In an innovative approach to experiential learning, Bachelor of Laws (LLB) and Juris Doctor (JD) students deepen their understanding of the criminal justice system, working alongside Psychology students who are studying the role of expert witnesses in the industry and community engagement unit.
“In this unit, students examine the criminal trial as an emblematic representation of state power, asking questions about its role in society, its integrity, and the details of its process,” says Professor Simon Rice.
But the theory combines with practice, and designing the unit means starts with staging a criminal offence.
By arrangement, a store is robbed in front of witnesses; the police are called and the witnesses interviewed. Three months later, the accused is prosecuted and defended by teams of law students, who question eye witnesses, the police, and expert witnesses.
“Usually students run simulated trials based on a hypothetical scenario. In this unit we take the process further, actually re-enacting an offence and running the prosecution from where it starts, from the occurrence of the offence,” Professor Simon Rice explains.
“This means the students have to work with the messiness and uncertainty of real-life experiences and recollections, as well as interacting with police and expert witnesses to build their case.”
The University of Sydney students work closely with the NSW Public Defenders and NSW Police at Surry Hills, culminating in a trial before a current or former NSW judicial officer.
“This is an invaluable experience for our participating young constables,” said Senior Constable, David Waters.
“The learning happens both ways. From the perspective of training our police officers, there is a big difference between talking about court, and being in the box answering questions for the first time.”
“By working with the University of Sydney, we have access to a new level of training for a some of our young cohort, which provides a much richer learning experience.”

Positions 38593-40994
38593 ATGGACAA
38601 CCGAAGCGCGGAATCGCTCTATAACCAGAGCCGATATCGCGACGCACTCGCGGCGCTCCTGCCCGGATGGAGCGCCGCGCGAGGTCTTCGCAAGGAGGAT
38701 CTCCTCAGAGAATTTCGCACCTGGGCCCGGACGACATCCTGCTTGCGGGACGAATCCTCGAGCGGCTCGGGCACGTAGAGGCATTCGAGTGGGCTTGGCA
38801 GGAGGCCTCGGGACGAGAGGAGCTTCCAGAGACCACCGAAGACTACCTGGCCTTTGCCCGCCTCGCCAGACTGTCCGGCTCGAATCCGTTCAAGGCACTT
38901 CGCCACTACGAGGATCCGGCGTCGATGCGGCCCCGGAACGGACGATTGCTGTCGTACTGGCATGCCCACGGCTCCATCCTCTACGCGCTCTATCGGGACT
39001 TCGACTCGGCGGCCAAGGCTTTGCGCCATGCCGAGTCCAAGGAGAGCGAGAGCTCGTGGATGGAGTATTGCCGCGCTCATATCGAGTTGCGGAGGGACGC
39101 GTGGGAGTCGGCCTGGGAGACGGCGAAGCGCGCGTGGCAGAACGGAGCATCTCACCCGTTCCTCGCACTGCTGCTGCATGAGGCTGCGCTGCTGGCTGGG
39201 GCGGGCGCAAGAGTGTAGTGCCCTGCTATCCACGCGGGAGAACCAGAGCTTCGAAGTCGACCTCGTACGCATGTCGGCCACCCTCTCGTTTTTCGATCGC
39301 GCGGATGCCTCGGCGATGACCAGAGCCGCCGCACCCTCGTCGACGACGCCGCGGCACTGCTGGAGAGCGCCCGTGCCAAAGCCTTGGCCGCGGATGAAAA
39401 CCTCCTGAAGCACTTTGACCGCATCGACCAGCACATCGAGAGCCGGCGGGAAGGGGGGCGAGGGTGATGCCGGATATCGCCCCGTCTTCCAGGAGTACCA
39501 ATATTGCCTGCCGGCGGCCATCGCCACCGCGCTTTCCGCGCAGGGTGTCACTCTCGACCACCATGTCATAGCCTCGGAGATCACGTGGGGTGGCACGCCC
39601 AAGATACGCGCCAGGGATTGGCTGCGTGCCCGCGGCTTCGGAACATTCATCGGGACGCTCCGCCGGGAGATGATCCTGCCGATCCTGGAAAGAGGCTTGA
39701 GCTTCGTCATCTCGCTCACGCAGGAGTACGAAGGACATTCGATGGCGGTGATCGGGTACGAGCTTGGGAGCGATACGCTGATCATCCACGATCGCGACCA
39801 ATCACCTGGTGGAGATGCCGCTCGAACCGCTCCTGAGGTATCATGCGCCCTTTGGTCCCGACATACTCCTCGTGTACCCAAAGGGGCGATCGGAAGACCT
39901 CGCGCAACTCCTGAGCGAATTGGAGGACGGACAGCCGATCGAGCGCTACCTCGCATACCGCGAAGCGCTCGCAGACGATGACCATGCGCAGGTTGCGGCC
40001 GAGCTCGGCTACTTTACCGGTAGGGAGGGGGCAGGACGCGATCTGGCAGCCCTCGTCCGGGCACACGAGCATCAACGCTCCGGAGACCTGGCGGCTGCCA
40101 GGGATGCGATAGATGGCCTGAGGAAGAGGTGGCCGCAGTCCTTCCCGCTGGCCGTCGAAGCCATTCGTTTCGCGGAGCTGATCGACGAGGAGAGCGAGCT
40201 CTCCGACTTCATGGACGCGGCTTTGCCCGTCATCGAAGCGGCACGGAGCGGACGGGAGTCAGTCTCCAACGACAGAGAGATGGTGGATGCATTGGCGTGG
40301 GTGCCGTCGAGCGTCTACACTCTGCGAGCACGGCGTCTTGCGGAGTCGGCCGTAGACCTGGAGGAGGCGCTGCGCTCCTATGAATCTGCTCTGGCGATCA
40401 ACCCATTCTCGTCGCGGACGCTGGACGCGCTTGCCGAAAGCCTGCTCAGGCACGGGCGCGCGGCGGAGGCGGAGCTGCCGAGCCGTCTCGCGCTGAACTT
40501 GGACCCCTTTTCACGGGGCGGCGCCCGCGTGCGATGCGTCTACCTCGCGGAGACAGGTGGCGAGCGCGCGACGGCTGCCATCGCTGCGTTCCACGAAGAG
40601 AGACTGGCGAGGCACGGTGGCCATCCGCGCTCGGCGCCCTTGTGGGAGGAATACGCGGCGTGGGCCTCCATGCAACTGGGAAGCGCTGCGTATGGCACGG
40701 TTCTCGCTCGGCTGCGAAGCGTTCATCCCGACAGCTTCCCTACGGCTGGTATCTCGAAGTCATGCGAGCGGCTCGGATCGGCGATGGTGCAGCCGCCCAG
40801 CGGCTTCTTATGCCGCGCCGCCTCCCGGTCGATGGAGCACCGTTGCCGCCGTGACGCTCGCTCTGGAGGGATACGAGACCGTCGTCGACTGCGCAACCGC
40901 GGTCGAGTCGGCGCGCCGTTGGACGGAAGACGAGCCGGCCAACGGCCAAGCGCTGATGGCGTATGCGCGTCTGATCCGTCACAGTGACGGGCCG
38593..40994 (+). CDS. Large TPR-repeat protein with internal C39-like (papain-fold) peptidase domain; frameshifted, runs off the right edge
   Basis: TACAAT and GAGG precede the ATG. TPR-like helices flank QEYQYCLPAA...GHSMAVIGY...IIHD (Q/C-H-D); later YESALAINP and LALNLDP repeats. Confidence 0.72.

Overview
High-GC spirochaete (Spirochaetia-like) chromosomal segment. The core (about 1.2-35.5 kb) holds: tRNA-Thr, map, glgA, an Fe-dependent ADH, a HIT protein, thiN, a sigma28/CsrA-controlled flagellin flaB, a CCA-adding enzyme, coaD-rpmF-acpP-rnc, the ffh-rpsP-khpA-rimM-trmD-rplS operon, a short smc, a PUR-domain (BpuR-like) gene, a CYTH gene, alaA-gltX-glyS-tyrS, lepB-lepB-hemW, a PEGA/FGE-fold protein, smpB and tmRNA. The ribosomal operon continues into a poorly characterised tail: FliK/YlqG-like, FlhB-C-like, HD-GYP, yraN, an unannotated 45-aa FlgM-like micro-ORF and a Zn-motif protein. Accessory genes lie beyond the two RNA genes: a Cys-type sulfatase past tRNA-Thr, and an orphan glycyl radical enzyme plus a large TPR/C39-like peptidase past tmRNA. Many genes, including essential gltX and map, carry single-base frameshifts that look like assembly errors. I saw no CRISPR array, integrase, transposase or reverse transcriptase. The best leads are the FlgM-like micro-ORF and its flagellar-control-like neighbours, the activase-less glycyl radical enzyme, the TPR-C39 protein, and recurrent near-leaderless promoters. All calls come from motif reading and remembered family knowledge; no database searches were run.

Dr Celine Van Golde, Lecturer in Forensic Psychology, was co-lead on the unit. She says experiential learning such as this is providing a fantastic opportunity to prepare future leaders.
“Psychology plays an extremely important role within legal system, but there is often a disconnect between professionals,” says Dr Van Golde.
“Legal and psychology practitioners can contribute a lot to each other if they understand how valuable each other’s knowledge is, and how to work together to bridge current professional divides.”
This trial and unit has been one of the best and most practical units that I’ve taken at the Sydney Law School.
“We’ve worked closely with public defenders, the police and psychology students, to understand all elements of criminal trial, and engage in an experience that mimics as close as possible to a real-life trial.” – Rob Deppeler, LLB.
“The experience has allowed us to learn and see how things work in real world of practice outside classroom. It was especially rewarding to have a former judge come in and give us advice, even during trial, on things like what he would object to, how we should handle evidence.” – Shakira Harrison, LLB.
“This has been a great opportunity to be involved in the application of psychology, especially in something so interesting as seeing how experimental psychology, rather than clinical psychology, can be used in a forensic legal context. We have gained so much insight into the ways in which law and science and psychology are different, and the ways in which we’re taught to think, which is very different.” - Raphael Uricher, Bachelor of Psychology (Honours).
This was an amazing experience. It was a unique and valuable opportunity to talk to police, mock expert witnesses and get practical experience you wouldn’t normally get in law school. Overall it was a fantastic time.
The unit first ran in 2019 and is offered again in Semester 2, 2021.
Other experiential units at Sydney Law School include the Public Interest Law Clinic, the Law and Social Justice Clinic, Indigenous Engagement, and Law Reform.